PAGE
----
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Sally the thief sees guardsman Bob. They are in the same zone, Sally having just rounded the corner. By default, both are aware of each other. If Sally rolls a block using stealth against Bobs Alertness, then the Bob does not see her. On the other hand, Sally could maneuver, trying to place the aspect "Hidden" on Bob. This would let her tag Hidden later, probably for some kind of sneak attack.

I have a Stealth focused character in my campaign. She has been using the first, then the second, in order. Last session, she asked what happens if she skips that first step. My ruling at the time was that she was staying in shadows or otherwise concealing herself, but that the guard knew that somebody was there. She could invoke that aspect to disappear completely from view, representing him losing track of her.

Thinking about it, I'm not sure about this. Should someone who has the aspect "Hidden" be completely unknown? When I have NPCs hiding from players, I tell the players who's hiding from them and usually where they are, and trust the players to stay in character. (It usually works pretty well.) That gets run as a block, and they tend to place the aspect "Concealed" when they're darting around shadows making a hard target of themselves. On the other hand, someone with the aspect "on fire" is still on fire, whether compelled or not- they just don't have any mechanics associated with this. So someone who was "Hidden" could still be unseen.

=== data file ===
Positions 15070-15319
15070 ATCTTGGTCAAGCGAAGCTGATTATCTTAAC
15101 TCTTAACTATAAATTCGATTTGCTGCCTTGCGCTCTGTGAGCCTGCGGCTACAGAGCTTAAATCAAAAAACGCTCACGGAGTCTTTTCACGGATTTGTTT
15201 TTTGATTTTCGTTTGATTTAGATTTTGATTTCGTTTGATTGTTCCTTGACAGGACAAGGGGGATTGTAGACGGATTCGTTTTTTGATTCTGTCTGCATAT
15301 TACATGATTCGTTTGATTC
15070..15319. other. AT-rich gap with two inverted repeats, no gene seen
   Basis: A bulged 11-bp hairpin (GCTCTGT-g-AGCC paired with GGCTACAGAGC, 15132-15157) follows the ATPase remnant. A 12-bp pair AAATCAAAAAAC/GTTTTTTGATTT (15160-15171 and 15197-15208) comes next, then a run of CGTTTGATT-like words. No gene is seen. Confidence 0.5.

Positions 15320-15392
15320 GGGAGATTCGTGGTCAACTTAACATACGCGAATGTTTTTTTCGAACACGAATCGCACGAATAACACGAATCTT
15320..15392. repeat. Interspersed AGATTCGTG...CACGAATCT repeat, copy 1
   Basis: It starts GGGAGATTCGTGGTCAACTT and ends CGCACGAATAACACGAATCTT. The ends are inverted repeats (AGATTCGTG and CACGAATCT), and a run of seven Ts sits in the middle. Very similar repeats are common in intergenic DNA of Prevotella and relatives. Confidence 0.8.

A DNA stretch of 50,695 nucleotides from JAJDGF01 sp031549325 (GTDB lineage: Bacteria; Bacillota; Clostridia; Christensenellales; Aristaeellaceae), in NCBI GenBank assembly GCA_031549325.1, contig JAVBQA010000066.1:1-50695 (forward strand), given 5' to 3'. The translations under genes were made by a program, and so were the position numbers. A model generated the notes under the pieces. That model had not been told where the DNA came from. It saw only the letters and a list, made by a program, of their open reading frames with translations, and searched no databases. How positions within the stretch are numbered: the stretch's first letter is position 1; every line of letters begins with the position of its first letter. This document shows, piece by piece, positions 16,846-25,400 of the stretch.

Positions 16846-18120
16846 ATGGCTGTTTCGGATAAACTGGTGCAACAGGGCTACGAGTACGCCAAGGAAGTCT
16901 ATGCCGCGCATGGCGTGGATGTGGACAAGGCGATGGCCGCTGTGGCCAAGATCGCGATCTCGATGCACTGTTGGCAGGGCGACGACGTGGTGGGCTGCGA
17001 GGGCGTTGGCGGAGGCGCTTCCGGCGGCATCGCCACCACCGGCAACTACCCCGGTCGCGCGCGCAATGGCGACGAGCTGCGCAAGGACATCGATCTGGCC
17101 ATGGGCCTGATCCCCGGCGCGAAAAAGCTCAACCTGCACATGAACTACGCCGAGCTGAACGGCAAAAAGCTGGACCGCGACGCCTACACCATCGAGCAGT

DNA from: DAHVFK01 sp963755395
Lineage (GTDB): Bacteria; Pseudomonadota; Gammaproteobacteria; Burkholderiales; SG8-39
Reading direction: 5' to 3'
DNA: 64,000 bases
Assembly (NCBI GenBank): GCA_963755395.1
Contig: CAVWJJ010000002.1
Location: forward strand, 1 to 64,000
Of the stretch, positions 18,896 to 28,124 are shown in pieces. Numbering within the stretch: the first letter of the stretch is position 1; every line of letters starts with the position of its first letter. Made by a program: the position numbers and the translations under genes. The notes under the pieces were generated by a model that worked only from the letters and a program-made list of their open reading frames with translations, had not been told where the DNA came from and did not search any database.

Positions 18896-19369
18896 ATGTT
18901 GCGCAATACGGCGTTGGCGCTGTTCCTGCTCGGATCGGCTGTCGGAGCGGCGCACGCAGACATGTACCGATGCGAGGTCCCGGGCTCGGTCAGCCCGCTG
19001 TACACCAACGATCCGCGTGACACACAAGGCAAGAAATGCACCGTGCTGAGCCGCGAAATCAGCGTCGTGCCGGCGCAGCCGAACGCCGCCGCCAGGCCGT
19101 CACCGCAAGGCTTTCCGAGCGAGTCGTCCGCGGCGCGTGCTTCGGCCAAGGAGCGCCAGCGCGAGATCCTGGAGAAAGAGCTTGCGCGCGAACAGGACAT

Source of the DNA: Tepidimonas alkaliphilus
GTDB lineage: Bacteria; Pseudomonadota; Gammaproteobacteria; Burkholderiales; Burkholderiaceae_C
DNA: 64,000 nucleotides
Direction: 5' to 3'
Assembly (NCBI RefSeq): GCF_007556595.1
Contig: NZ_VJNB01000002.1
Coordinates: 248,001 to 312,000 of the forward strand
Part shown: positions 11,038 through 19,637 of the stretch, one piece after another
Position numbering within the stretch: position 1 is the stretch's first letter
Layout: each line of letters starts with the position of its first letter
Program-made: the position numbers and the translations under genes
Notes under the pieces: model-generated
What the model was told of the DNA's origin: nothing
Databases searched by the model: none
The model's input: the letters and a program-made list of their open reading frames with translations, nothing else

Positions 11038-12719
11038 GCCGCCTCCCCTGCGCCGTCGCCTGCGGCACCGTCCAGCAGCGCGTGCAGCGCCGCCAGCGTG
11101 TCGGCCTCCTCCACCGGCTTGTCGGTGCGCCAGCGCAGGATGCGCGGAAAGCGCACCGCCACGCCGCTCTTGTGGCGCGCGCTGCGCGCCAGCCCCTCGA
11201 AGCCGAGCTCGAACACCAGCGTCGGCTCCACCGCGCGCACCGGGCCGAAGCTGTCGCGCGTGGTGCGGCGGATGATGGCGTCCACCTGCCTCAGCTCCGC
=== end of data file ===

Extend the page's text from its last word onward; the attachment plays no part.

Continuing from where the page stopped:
How should these different versions of hidden be handled?

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The example above it seems that combat actions are being mixed into a non-combat situation, and perhaps that's where the disconnect is coming in.

With the Skill stealth, Sally would already be sneaking around the area, and roll a stealth roll. It would be opposed by the guards Awareness roll. This is defined in the definition of stealth in YS142, and is defined by the rules as a Contest (see YS193).

Block is a combat maneuver, and lasts until the next turn, when a character wants to keep something from happening. The block is the character's action for the exchange, so the character doesn't get to do anything else... even move. See YS210-11 for this.

As far as creating the aspect with a maneuver, that is totally kosher to help with the skill roll. However, I don't think the aspect is necessarily. As you say, it is an absolute- something that is true about the situation. A valid aspect should relate to supplemental actions that would affect the use of the skill, i.e. throw a rock, and the guard might be Distracted by Skittering Sound.

Absolutes are better for situational aspects, such as the On Fire that you quote. When the fire moves to a player, it's better to handle it (depending on the fire) as a Fractal if it's a persistent fire, or just damage if it's not. So, for the situation that you speak of with Sally and the Guard Bob (not to be confused with the Skull), Sally might hex the lights, and the room might be Plunged into darkness.

So, to recap, I think that this is not a combat situation from the fact that stealth is even an option. So it should be a Contest. At the most, if she's trying to move across the room, and you deem it important enough, it might be an extended contest. But in most cases that I've played, it's been a simple contest of Stealth vs. Alertness, and there might be modifiers from aspects such as throwing a rock or hexing the lights.

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